A few examples can be found here (PDF download). Ever heard of a toque? For those not up on their Canadian lingo, it’s a close-fitting knitted hat often with a tassel or pompom. Or what about a wanigan? As any Canadian worth their salt will tell you, it’s a watertight box or chest used by canoeists or lumberjacks to hold provisions. In honor of the dictionary’s release, Harper Collins is holding a short-story contest. All entries must contain ten Canadian words found on the PDF list mentioned above.

If you’re heading to Canada any time soon, make sure you grab yourself a copy to start practicing your Canadian. As respectful travelers, of course, it’s important we all speak some of the local lingo.

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Ten best extreme wheelchair sports videos

It wasn’t until a close friend of mine wound up in a wheelchair that I took any notice of sports for quadriplegics. That’s when I realized the athletic feats accomplished by these wheelchair-bound competitors are truly astonishing. While I, and my perfectly capable limbs, stood on the side lines and cheered, my friend was out skydiving, skiing and even kayaking as a “quad.” Check out the ten best extreme wheelchair sports in this round up of videos.

Can’t Feel My Legs, Haha
Clay Egan is one of the best Rock Climbing drivers in the world. This inspirational man broke his neck in a motorcycle accident, but that never stopped him from participating in events that have him literally falling off of cliffs. After one wild fall, he remarked, “Man I can’t feel my legs!” Just a little quad humor.

North Pole Wheelchair Accessible
The North Pole is wheelchair-accessible? David Shannon proved that it is. He reached the summit on the 100 year anniversary of the first North Pole expedition. This video outlines the journey he took and the obstacles he encountered. Many able-bodied people try and fail, but this quadriplegic was a success.

Hang Ten, Baby. Quad Surfing
The Disabled Surfing Association of Australia allows Kelly McCann, a C2 quadriplegic to surf. She has no use of her arms or legs and needs constant breathing assistance, but can get on a board and experience the awesomeness of the ocean.

Yes, He Can
Gene Rodgers does it all in this video clip. Bungee jump? check. Ride an elephant, check. Parachute? check. This quadriplegic has done it all and his catchy little background song is by the blind musician Jeff Moyer. “Yes, I can”….and yes I will be singing this all day now.

Leave Your Disability at the Dock
Beautiful clip on sailing for quadriplegics. Control the sails and gain your freedom on the open sea. There is a man in this clip who gets to take his wife and service dog out for a sail. On land he is dependent. In the boat, he is in control.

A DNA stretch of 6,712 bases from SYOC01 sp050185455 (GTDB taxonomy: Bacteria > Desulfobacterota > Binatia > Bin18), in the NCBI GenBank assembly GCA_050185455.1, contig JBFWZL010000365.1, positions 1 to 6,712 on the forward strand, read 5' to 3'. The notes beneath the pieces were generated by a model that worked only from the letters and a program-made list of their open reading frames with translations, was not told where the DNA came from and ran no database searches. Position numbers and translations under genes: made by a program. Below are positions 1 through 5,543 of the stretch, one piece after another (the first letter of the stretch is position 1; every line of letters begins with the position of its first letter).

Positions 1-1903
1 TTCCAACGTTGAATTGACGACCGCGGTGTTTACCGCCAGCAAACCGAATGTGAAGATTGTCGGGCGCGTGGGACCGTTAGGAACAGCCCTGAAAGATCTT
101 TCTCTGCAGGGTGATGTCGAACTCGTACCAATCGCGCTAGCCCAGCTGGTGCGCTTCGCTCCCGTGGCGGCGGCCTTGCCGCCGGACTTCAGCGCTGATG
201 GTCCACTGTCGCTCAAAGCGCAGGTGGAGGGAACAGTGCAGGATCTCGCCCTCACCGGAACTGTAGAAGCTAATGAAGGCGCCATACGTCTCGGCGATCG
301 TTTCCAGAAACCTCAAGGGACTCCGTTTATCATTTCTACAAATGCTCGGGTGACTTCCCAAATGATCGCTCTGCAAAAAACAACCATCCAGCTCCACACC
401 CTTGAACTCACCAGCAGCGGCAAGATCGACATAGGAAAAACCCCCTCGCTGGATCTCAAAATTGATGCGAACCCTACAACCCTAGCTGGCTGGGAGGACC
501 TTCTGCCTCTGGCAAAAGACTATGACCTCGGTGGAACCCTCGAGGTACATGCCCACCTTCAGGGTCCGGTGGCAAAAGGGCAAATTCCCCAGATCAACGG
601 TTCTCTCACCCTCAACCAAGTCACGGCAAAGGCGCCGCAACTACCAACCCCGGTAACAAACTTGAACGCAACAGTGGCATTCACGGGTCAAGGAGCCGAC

Scuba Diving, Up Close and Personal
Dive right in. Regardless of your abilities, diving is a wonderful experience. The adaptations they have for quadriplegics like zip in wet suits and webbed gloves make it easier for anyone to give it a try.

Power soccer athletes doing their thing. Played indoors with a foot guard over the front of a power wheelchair. This sport allows individuals who are completely dependent on others for their day to day care to be competitive athletes. Fun video to watch!

Ride a Bike
All ages get together to ride hand cycles. These awesome pieces of machinery allow the wheelchair bound freedom on the streets. I loved seeing the little kids on the bikes. The clip mentions how the hand cycle gives them common ground with their family and friends. Going for a bike ride puts everyone on the same playing field, nice.

Sledge Hockey at the Paralympic Games
Exciting game! Check out these Canadians, nothing disabled about them. They came away with the GOLD.

King of Extreme Wheelchair Sports
We end this round-up of the 10 best quadriplegic extreme sports with the “King of Extreme,” Rugby. Wheelchair rugby, or Murderball, is brutal but thrilling to watch.

A Canadian in Beijing: Summer Ice Skating

Here it is the heat of summer in Beijing and I found myself on ice skates last night. I looked down at the ice rolling under my skate blades in the “You Yi Shopping City” mall ice rink last night and I laughed out loud. I was wearing a light shirt and jeans and the sweat was dripping down my back. Ice skating in the summertime? I don’t think this Canadian has ever been skating without mittens on her hands! China, I keep forgetting how inventive you are!

Last night, a group of us went to a local mall to strap on skates and make some circles around the rink. It was a standard ice rink just like the ones back home, but this one was in the middle of a huge shopping mall – one of the largest in Beijing – and it’s not the only ice rink found in a mall in this city. In fact, naïve me thought that only our famous “West Edmonton Mall” in Canada had ever thought of such a crazy idea. Turns out, thanks to a quick chat with my Quebecois friends who came along, that there’s one in a mall in Montreal too. So, I guess it’s not so rare after all . . .

When we arrived, we descended down giant escalators into a wide walkway and saw gallery style railings that looked down and into the ice rink. People leaned over these railings all evening, intermittently watching the skating from above. I did the same for a moment before going down yet another set of escalators into the skating area.